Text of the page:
With all the years of schooling required for a Medical Degree, it might seem surprising that some folks want to enroll in even more classes.
But interest in MD-MBA programs is on the rise, and more universities both in the United States and overseas are implementing programs to train physician scholars for the business world.
We checked in with a few experts about MD-MBA programs and what the pros and cons are for physicians interested in pursuing business careers.
Dr. Philippa Kennealy, a board-certified family physician and former private practitioner, runs a successful physician coaching business called the Entrepreneurial MD working with MDs to bring their business ideas to life.
We asked her where the MD-MBA can take physicians.
“To a senior leadership role in an organization,” says Dr. Kennealy, who is also a former hospital Medical Director and CEO with business and leadership experience, as well as an Internet start-up executive. “ To a start-up/entrepreneurial role, or into a financially related field such as venture capital or in a private equity firm, amongst many options.”
MD-MBA changes physicians’ thinking
A recent New York Times article looking at the rise in MD-MBA programs talked about more and more physicians learning to think like entrepreneurs. This trend, while seeming to move away from traditional practice, still has patient care as its core. But it can be looked at in two ways:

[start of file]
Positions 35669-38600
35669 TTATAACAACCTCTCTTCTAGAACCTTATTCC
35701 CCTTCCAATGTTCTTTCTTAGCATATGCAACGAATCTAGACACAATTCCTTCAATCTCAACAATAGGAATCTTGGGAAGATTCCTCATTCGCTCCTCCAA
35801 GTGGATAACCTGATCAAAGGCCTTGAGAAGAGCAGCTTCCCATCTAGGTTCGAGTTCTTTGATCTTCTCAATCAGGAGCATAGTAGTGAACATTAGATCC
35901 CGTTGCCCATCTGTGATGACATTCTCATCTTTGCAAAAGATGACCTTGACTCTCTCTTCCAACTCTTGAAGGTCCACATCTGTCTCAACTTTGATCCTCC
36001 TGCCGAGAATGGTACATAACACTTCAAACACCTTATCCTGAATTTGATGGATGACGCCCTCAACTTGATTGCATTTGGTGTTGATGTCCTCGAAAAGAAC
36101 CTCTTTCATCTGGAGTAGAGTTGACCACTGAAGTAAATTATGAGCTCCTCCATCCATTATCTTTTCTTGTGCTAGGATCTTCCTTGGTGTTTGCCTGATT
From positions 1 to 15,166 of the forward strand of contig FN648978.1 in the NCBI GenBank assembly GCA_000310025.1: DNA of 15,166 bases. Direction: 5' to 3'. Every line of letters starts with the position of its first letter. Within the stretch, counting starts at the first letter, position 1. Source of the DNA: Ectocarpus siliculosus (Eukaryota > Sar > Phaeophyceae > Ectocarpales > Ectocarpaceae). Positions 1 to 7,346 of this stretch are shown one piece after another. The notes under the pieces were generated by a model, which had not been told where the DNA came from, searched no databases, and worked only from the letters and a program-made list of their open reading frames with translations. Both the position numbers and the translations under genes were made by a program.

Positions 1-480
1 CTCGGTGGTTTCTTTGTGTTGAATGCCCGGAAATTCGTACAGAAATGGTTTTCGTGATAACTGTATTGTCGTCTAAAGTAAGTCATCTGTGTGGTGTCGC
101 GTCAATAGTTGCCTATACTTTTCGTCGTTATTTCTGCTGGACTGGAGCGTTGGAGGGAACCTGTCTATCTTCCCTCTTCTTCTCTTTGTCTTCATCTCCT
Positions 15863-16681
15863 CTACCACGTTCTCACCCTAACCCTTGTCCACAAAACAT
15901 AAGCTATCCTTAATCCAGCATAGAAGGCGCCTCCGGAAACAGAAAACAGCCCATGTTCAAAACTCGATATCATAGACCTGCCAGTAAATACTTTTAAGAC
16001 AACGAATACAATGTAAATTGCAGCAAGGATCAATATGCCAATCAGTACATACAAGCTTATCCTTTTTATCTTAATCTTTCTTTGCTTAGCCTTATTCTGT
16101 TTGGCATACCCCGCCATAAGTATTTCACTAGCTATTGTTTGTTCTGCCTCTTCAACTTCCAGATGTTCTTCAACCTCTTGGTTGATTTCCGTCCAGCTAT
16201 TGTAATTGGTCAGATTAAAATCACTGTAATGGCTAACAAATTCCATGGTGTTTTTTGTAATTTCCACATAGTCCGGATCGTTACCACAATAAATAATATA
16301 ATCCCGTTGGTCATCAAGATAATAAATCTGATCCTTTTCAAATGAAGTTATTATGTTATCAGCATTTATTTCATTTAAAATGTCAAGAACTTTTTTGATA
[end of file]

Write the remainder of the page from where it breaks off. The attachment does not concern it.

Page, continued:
- A MD-MBA opens the door for physicians who want to act on a medical development and pursue a business start-up.
- A MD-MBA allows physicians to take on the daunting task of improving the healthcare system – which could be on the smaller scale of practice management or on the grand scale of overhauling a hospital – by thinking like a businessperson.
Dr. Maria Young Chandler, who is the director of the Association of MD-MBA Programs (AMMP), which offers a complete list of MD-MBA programs around the country, is at the front line of the physician-business shift.
“The AMMP began due to the huge demand for MD/MBA programs by interested students,” explains Dr. Chandler, who has both a MD and MBA and is the MD/MBA Faculty Advisor and Associate Clinical Professor in Pediatrics at the University of California Irvine’s College of Medicine, “and the necessity for the program directors to share best practices.”
“There is no doubt that medical school is demanding,” says Omar Z. Maniya, who founded the MD MBA Association and is working on his MD-MBA through Georgetown University School of Medicine and McDonough School of Business. “And an MBA is certainly not for everyone. But for those students whose passions lie at the intersection of clinical medicine and business, the MD-MBA can be a great tool for them to achieve their aspirations.
“Furthermore, the intangible benefits of immersing yourself into a completely unfamiliar environment, where group projects and case studies are the norm, help mold students into better leaders. “
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